The new version of the UCSC browser has been released. I am posting here in Biostar because some new features may change some bioinformatics pipeline, like the alternate reference loci, or the Analysis data set sequence to be used for NGS analysis.
Here is the release note, from the UCSC mailing list:
In the final days of 2013, the Genome Reference Consortium (GRC) released the eagerly awaited GRCh38 human genome assembly, the first major revision of the human genome in more than four years. During the past two months, the UCSC team has been hard at work building a browser that will let our users explore the new assembly using their favorite Genome Browser features and tools. Today we're announcing the release of a preliminary browser on the GRCh38 assembly. Although we still have plenty of work ahead of us in constructing the rich feature set that our users have come to expect, this early release will allow you to take a peek at what's new.
Starting with this release, the UCSC Genome Browser version numbers for human assemblies will match those of the GRC to minimize version confusion. Hence, the GRCh38 assembly is referred to as hg38 in Genome Browser datasets and documentation. We've also made some slight changes to our chromosome naming scheme that affect primarily the names of haplotype chromosomes, unplaced contigs and unlocalized contigs. For more details about this, as well as information about the GRCh38 assembly files, statistics, and links for downloading the UCSC data files, see the Genome Browser hg38 gateway page (http://genome.ucsc.edu/cgi-bin/hgGateway?db=hg38).
What's new in GRCh38?
Alternate sequences - Several human chromosomal regions exhibit sufficient variability to prevent adequate representation by a single sequence. To address this, the GRCh38 assembly provides alternate sequence for selected variant regions through the inclusion of alternate loci scaffolds (or alt loci). Alt loci are separate accessioned sequences that are aligned to reference chromosomes. This assembly contains 261 alt loci, many of which are associated with the LRC/KIR area of chr19 and the MHC region on chr6.
Centromere representation - Debuting in this release, the large megabase-sized gaps that were previously used to represent centromeric regions in human assemblies have been replaced by sequences from centromere models created by Karen Miga et al. using centromere databases developed during her work in the Willard lab at Duke University and analysis software developed while working in the Kent lab at UCSC. The models, which provide the approximate repeat number and order for each centromere, will be useful for read mapping and variation studies.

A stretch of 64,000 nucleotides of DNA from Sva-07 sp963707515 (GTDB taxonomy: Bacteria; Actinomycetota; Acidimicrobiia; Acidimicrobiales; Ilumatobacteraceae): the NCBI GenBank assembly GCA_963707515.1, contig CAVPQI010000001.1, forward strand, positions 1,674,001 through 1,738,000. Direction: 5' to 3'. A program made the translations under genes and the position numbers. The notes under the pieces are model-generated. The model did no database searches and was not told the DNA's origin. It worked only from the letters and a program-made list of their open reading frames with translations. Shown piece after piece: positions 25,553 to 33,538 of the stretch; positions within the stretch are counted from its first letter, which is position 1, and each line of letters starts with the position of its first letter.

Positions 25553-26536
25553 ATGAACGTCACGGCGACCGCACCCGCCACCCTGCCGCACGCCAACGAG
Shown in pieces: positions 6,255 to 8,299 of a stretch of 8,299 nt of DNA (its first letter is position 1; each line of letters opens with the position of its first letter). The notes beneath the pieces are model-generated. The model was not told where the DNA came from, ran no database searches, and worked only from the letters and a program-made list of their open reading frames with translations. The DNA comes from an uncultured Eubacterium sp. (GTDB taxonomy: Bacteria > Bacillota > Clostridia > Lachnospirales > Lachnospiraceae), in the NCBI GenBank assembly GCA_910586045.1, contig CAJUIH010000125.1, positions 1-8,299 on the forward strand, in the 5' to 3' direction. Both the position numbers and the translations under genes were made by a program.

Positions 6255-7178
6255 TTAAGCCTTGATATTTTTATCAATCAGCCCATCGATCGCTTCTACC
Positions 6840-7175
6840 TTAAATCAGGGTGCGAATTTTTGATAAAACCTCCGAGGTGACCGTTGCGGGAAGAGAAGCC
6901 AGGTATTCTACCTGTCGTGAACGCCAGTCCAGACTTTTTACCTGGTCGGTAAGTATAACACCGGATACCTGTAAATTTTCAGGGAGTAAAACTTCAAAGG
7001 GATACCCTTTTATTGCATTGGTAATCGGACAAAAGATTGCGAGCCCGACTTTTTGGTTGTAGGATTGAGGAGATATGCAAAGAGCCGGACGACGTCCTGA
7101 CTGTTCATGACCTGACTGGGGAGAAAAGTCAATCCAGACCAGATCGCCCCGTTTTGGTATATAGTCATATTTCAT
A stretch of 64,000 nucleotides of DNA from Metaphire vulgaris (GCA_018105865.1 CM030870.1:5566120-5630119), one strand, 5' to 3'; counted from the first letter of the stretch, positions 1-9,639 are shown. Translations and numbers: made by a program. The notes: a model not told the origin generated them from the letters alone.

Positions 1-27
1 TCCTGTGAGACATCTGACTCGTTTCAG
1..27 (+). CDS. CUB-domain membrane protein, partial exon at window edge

Mitochondrial genome - The mitochondrial reference sequence included in the GRCh38 assembly and hg38 Genome Browser (termed "chrM" in the browser) is the Revised Cambridge Reference Sequence (rCRS) from MITOMAP with GenBank accession number J01415.2 and RefSeq accession number NC_012920.1. This differs from the chrM sequence (RefSeq accession number NC_001907) used by the previous hg19 Genome Browser, which was not updated when the GRCh37 assembly later transitioned to the new version.
Sequence updates - Several erroneous bases and misassembled regions in GRCh37 have been corrected in the GRCh38 assembly, and more than 100 gaps have been filled or reduced. Much of the data used to improve the reference sequence was obtained from other genome sequencing and analysis projects, such as the 1000 Genomes Project.
Analysis set - The GRCh38 assembly offers an "analysis set" that was created to accommodate next generation sequencing read alignment pipelines. Several GRCh38 regions have been eliminated from this set to improve read mapping. The analysis set may be downloaded from the Genome Browser downloads page.
There's much more to come! This initial release of the hg38 Genome Browser provides a rudimentary set of annotations. Many of our annotations rely on data sets from external contributors (such as our popular SNPs tracks) or require massive computational effort (our comparative genomics tracks). In the upcoming months/years, we will release many more annotation tracks as they become available. To stay abreast of new datasets, join our genome-announce mailing list or follow us on twitter.
We'd like to thank our GRC and NCBI collaborators who worked closely with us in producing the hg38 browser. Their quick responses and helpful feedback were a ke4y factor in expediting this release. The production of the hg38 Genome Browser was a team effort, but in particular we'd like to acknowledge the engineering efforts of Hiram Clawson and Brian Raney, the QA work done by Steve Heitner, project guidance provided by Ann Zweig, Robert Kuhn, and Jim Kent, and documentation work by Donna Karolchik.